Photographer Interview: Lauri Lyons
Photo: Lauri Lyons by Jamel Shabazz
D&B: Where are you from?
LL: I am a global nomad. My family is from Jamaica, but later immigrated to the U.S. Both of my parents joined the Air Force and as a family we traveled the world many times over.
I have lived in a variety of locations that include the South Bronx, Greece, Louisiana, Germany, etc. As a photographer my work has enabled me to live in Europe, West Africa, and South America. I have lived in the suburbs, trailers, European homes, and military bases throughout the world.
D&B: What kind of photography do you shoot and how did you get started – any
LL: I earned a BFA in Media Arts from the Minneapolis College of Art and Design.
My photography has evolved over the years. Initially my first love was photojournalism, then I moved towards portraiture, and now fine art.
My ‘personal’ work has always been intertwined with my ‘commercial’ work. Regardless of the categories, all of my work is essentially autobiographical.
Two examples are my books ‘Flag: An American Story’ (2001) and ‘Flag International’ (2008). The Flag series is a testament to the global interpretations of the American dream. Flag illustrates people from around the world, holding the American flag and discussing their views about America.
Over the years I’ve had countless hours of ‘formal’ training. I learned all the rules and now I’m breaking the rules.
D&B: What cameras or techniques do you use?
LL: I generally like shooting medium format film and HD video cameras for moving images. I prefer the manual ‘old war horse’ cameras such as Mamiyas and Yashicas for still photography. They don’t need batteries, dust and water are powerless, they can take a good beating, and nobody wants to steal them. Very important if you shoot on location as much as I do.
D&B: Who are your mentors (in photography)?
LL: Bruce Davidson, Jamel Shabazz and Andre Lambertson. They are not only great photographers but also consistently great examples of artists who have vision, longevity and ethics.
D&B: Have you experienced any setbacks or different treatment along your
photography career that you would attribute to being a woman and/or photographer of color? (this question is optional)
LL: Unfortunately I have to say the setbacks I have encountered, but transcended, were created by photographers and curators of color. We generally don’t like to discuss this in public forums, but the truth is, a lot of people in our photo community have a ‘crabs in a barrrel’ mentality.
There is still a deeply embedded belief that there can only be a few of ‘us’ of on ‘top’. That belief system is corrosive, unjust, hypocritical and ultimately self-sabotaging.
Fortunately, my resilience is strong and I know the value of my hard work. I will never allow other people to determine how far and wide I can reach. I am the captain of my own ship. I hope other artists who encounter obstacles come to the same realization.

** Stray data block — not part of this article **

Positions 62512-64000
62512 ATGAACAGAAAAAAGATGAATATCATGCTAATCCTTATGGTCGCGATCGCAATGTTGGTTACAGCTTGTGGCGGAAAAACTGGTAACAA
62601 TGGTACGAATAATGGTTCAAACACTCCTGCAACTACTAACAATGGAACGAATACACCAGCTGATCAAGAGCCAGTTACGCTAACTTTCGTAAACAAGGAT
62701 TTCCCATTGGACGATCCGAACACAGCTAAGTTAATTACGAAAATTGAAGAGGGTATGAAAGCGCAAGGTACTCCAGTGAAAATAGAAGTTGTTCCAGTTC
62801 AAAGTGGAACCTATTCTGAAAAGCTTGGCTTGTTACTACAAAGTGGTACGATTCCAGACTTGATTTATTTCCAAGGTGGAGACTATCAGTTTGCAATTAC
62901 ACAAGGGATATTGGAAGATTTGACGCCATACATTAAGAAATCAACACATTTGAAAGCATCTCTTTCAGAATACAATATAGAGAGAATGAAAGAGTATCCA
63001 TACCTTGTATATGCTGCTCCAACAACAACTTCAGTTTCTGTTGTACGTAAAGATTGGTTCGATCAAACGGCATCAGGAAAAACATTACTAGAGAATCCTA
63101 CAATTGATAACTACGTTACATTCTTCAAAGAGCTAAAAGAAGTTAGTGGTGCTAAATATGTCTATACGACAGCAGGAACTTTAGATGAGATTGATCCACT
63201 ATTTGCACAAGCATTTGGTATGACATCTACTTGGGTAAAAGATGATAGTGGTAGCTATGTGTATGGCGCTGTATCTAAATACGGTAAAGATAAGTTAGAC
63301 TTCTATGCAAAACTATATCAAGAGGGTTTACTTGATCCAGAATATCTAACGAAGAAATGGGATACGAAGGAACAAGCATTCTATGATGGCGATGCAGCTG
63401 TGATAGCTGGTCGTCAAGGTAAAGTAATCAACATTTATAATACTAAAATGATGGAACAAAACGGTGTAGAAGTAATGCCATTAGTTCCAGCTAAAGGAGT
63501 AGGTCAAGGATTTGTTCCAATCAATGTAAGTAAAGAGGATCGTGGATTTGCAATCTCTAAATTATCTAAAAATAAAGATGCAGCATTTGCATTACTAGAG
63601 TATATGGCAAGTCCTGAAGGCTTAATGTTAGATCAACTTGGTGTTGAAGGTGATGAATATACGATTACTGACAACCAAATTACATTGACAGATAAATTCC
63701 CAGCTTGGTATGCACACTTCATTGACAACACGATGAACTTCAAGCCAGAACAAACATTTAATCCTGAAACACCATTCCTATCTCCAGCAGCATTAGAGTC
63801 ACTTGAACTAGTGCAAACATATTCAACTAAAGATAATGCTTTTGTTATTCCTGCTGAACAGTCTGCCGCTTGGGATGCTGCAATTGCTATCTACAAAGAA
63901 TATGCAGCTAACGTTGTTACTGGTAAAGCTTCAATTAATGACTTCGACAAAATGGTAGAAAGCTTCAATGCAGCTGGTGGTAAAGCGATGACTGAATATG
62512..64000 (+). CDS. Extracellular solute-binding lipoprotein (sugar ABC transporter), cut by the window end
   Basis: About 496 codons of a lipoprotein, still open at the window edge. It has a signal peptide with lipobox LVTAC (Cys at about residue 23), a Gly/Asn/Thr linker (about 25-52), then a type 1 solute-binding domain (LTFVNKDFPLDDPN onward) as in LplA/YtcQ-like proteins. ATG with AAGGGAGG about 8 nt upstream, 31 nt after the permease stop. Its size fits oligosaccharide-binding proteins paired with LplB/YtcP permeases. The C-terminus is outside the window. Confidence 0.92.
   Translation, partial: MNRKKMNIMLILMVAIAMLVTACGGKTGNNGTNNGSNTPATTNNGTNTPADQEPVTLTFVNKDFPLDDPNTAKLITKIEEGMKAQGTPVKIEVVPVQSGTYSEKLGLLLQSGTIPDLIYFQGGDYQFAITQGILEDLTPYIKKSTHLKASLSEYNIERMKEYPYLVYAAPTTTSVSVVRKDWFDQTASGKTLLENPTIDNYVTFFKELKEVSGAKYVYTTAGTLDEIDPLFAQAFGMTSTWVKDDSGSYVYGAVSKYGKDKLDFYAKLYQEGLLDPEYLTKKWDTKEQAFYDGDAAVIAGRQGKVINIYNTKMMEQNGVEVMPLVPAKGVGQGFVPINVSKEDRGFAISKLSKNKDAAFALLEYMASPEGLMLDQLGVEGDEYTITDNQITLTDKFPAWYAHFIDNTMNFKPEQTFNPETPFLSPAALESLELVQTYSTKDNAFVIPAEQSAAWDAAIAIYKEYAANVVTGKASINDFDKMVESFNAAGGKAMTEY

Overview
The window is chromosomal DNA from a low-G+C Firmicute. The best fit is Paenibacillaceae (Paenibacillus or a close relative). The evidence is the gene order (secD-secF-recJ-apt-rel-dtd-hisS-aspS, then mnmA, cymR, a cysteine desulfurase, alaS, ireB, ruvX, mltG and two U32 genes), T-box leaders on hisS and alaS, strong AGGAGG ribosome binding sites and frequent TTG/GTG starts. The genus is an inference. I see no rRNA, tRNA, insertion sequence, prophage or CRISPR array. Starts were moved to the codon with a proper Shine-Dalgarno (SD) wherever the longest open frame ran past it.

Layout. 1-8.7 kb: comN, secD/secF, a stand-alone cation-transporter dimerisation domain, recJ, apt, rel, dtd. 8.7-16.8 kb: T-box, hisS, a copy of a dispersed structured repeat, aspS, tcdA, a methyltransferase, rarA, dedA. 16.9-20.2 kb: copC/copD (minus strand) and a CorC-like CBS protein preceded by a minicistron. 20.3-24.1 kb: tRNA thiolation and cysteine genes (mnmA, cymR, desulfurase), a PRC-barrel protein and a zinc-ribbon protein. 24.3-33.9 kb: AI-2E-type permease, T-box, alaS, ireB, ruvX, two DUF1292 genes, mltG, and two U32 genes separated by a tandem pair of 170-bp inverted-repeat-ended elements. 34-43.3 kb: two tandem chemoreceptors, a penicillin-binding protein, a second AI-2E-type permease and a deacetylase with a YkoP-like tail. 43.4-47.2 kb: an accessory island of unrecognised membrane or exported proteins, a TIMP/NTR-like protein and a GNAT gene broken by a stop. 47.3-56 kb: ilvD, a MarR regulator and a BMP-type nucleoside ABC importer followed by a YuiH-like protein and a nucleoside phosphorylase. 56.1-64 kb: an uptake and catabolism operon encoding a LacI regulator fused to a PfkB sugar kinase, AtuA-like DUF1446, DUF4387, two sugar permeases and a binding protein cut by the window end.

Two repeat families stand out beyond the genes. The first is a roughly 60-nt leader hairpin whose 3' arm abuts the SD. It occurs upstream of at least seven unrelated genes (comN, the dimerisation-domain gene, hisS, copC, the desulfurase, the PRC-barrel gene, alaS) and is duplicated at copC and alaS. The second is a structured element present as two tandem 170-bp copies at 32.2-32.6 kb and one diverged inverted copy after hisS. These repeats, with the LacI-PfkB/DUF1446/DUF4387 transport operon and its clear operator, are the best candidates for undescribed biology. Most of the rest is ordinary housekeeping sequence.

D&B: When did you realize you could have a career in photography? Describe your journey towards becoming a working photographer.
LL: While attending college I was inspired by the work of the Magnum photographers. After graduating I moved to New York in order to meet Bruce Davidson and work for Magnum Photos. From that point I also assisted a National Geographic photographer.
Afterward I moved into the magazine arena as a Photo Editor for several national magazines. The photo editing experience enabled me to gain experience producing shoots, working with celebrities, and an understanding of the publishing business.
After several years of working behind the scenes with artists and creative directors, I decided to pursue my own career as a professional photographer. I studied at ICP to refresh my technical skills and then embarked on editorial assignments and personal projects.
I have always thought of my career in terms of longevity. Over the years I have diversified my experiences into the fields of advertising, publishing, teaching, exhibitions, journalism, and consulting.
D&B: What do you hope to achieve with your photography?
LL: Photography is a tool that allows me to experience the world in a multi-layered fashion. My artistic intention is to inspire curiosity, dialogue and action.
D&B: What’s your dream photography project?
LL: My dream photography project is whatever I am working on at the moment.
D&B: What’s the biggest (life) lesson you’ve learned through photography?
LL: The biggest lesson I have learned through photography is, life is an evolving adventure. Live it!
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The key word here is experience. She was asked to give her opinion based on her own experiences which exactly what any honest person would do. Her comment on setbacks is something that many people have dealt with therefore the comment about this being a "rant" and having a chip on ones shoulder makes no sense. Only ignorant people ask questions that they don't want to know the answers to.
Interesting rant – this photographer appears to have a chip on her shoulder beyond the issue.
Interesting rant – this photographer seems to have a chip on her shoulder beyond the issues.